Licking decreases phosphorylation of extracellular signal-regulated kinase in the dorsal horn of the spinal cord after a formalin test.Anesth Analg. 2009 Oct; 109(4):1318-22.A&A
Nociceptive behaviors might attenuate pain sensation. Phosphorylation of extracellular signal-regulated kinase (pERK) was recently reported to be induced by noxious stimuli in dorsal horn neurons. We investigated, in a formalin test, whether pERK of the dorsal horn is affected by licking.
Twenty-four adult male rats were divided into four groups: control, formalin test, restricted control, and restricted formalin test. Ten percent formalin was injected subcutaneously into the left rear paw of the formalin test and restricted formalin test groups. The control and formalin test group rats were kept in a clear plastic chamber, whereas the restricted control and restricted formalin test group rats were kept in a modified-restraint, pipe-shaped chamber. All rats were killed after 25 min. Twelve sections of the lumbar spinal cord were processed for p-ERK immunohistochemistry using the avidin-biotin peroxidase method.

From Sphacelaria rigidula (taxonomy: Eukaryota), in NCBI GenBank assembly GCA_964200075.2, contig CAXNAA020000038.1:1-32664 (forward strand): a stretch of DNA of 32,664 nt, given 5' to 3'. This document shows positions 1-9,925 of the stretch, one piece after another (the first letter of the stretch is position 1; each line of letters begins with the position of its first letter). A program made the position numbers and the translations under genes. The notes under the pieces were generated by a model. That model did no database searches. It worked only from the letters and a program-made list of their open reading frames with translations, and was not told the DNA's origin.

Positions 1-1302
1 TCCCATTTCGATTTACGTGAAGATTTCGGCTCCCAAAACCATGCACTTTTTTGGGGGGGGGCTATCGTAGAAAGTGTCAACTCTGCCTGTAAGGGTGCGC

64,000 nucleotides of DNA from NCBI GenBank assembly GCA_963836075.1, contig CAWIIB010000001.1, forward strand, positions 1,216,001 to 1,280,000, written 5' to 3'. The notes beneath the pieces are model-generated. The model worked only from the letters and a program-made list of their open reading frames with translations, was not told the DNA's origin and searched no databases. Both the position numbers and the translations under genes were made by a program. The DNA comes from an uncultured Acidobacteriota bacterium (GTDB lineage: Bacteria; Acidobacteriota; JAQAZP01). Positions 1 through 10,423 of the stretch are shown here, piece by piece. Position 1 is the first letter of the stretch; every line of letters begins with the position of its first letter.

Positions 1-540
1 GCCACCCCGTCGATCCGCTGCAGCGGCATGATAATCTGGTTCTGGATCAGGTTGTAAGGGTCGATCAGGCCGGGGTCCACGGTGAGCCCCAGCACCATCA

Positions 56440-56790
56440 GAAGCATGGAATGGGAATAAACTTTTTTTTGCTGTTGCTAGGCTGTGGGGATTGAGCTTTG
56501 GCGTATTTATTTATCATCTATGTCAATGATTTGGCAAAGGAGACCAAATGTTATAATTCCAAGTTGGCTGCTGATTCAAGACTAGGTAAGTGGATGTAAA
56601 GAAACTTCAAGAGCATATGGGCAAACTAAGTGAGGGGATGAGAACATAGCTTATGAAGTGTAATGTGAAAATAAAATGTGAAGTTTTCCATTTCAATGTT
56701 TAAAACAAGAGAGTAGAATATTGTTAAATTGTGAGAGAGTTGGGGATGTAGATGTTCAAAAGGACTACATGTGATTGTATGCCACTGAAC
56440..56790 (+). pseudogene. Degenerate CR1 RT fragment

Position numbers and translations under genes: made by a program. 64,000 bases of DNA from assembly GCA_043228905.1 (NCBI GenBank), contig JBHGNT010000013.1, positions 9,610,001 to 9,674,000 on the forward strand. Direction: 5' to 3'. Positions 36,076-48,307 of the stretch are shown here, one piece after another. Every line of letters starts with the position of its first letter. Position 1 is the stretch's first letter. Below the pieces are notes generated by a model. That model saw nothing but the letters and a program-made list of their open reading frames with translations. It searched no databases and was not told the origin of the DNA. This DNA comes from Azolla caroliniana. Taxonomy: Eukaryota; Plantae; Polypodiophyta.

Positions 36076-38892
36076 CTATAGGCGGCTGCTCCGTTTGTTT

The number of p-ERK positive cells in the restricted formalin test group was significantly higher than in the other three groups in the ipsilateral-side superficial dorsal horn (P < 0.05). However, there was no significant difference between the formalin test group and the two control groups in pERK expression.
Licking decreased pERK of the spinal cord of the formalin test group. The findings suggested that licking attenuated the pain of the formalin test.